“I feel like I just get into the shop, and it’s just me and that piece, and then to be able to be doing it alongside Amanda and then also our shop dogs, like it’s the perfect thing, especially through COVID,” she says. “But my favorite part is when a customer comes to us with an order—I always do the wall art, so sometimes the customer will just give us an idea, and I can literally run with it any way I want.”
Her most recent project is a basketball hoop line based on throwback NBA jerseys. Delle Donne mostly works on the wall art, while Amanda handles the cutting boards. The drawings for the basketball hoops are complete, but the pair haven’t had time to focus on them due to an influx of holiday orders.
Delle Donne describes the Deldon aesthetic as “very clean lines, sharp.” She and Amanda draw on inspirations from their own home.
“Sometimes Amanda has to stop me because I go back to, like, whites, blues, and grays,” Delle Donne says. “And she’s like, you know, not everybody has the same house as us. You might want to change it up. But yeah, I think it always kind of goes back to, like, what my favorite things are, and those colors will come through often, and I have to remind myself to change it up.”
When the 2020 WNBA season started this past July, Delle Donne did not make the trip to Bradenton, Florida, with her Mystics teammates out of health concerns. Her personal physician, who has treated her for Lyme disease, determined Delle Donne was at high risk for contracting COVID-19. Even though the league’s panel of doctors denied her medical exemption, she still opted to sit out of the season. Delle Donne initially believed that meant forfeiting her paycheck, but the Mystics announced shortly after that she would be paid even after opting out of the season.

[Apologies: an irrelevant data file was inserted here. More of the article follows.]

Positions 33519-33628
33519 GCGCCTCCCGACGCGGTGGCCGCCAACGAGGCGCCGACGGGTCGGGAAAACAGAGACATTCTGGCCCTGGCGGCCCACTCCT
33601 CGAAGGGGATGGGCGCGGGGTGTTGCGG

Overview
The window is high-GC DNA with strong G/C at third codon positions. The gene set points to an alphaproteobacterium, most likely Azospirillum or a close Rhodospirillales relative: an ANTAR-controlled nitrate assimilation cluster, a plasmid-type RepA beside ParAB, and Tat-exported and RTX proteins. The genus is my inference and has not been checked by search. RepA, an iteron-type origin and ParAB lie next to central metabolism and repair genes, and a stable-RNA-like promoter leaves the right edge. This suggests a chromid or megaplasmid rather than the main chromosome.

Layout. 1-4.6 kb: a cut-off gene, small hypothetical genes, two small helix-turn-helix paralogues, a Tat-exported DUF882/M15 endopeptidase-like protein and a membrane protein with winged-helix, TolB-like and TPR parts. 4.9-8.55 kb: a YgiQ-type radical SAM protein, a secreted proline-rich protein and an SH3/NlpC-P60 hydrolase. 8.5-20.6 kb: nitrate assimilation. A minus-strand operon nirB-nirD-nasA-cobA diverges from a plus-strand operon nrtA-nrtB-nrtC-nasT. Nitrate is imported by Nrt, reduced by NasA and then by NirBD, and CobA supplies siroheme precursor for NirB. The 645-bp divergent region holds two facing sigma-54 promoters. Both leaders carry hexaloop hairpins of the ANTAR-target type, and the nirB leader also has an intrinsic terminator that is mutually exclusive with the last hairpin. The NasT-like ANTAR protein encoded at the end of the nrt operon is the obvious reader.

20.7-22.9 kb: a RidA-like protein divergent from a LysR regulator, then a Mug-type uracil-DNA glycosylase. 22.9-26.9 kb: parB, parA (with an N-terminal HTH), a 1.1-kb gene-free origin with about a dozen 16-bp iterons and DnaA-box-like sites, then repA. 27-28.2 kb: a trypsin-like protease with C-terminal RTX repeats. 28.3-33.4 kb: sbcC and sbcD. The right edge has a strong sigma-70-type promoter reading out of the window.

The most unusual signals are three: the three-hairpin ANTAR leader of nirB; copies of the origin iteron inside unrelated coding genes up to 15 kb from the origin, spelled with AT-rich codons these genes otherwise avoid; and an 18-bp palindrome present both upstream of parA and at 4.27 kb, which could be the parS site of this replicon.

The time away from basketball allowed Delle Donne to dive further into woodworking. But there were moments where she felt she needed to do more to stay connected to what was happening in Florida. Throughout the summer, the WNBA and several Mystics players took on prominent roles in calling attention to police brutality and anti-Black racism. Before a nationally televised game in August, the Mystics decided to sit out the game in protest over a shooting in Kenosha, Wisconsin, where a White police officer shot Jacob Blake, a 29-year-old Black man, seven times in the back.
Delle Donne put her woodworking skills to use. She and Amanda came up with the idea to create a “Demand Justice Basketball Hoop.” All of the proceeds will go to the NAACP.
“I was like, gosh, like, we gotta do something,” Delle Donne recalls. “And we’re kind of just going back and forth, like trying to figure out what we can do. And we’re like, yeah, we’re woodworkers, we could create something so amazing, and something that we were kind of able to just reflect on what Black Lives Matter means to us and to our culture. So that’s where the design came from.”
Eventually, the two want to turn their focus toward designing and away from cutting the wood themselves. That way, they could ideally lower prices so more people can afford their pieces. Perhaps they would even hire other woodworkers to join the team. The current turnaround for orders generally takes two weeks.
“I think the end goal is to still always have this business, but to be more on the design side and just kind of be able to create pieces and offer them at lower prices where we can kind of get everybody some Deldon pieces,” Amanda says. “Right now, obviously, everything’s handmade. So we’re kind of more of a premium product. It would be great if we could, in some way, lower prices to make it so everybody could afford them.”
As for basketball, Delle Donne says she’s only doing “light stuff right now,” like lifting and practicing shooting. She trains at her strength coach’s gym, and there’s a basketball hoop in the warehouse, as well.
But with Deldon, she can already envision a future beyond being one of the best basketball players in the world. In that reality, Delle Donne is a woodworker.
“Like Amanda said, we do need to find a way where we can make more quicker and be able to charge less, and I’m sure that’ll be the next step,” she says. “But for now, this has been amazing, and I do feel like it’s something we’re so passionate about. I don’t see this ever going away.”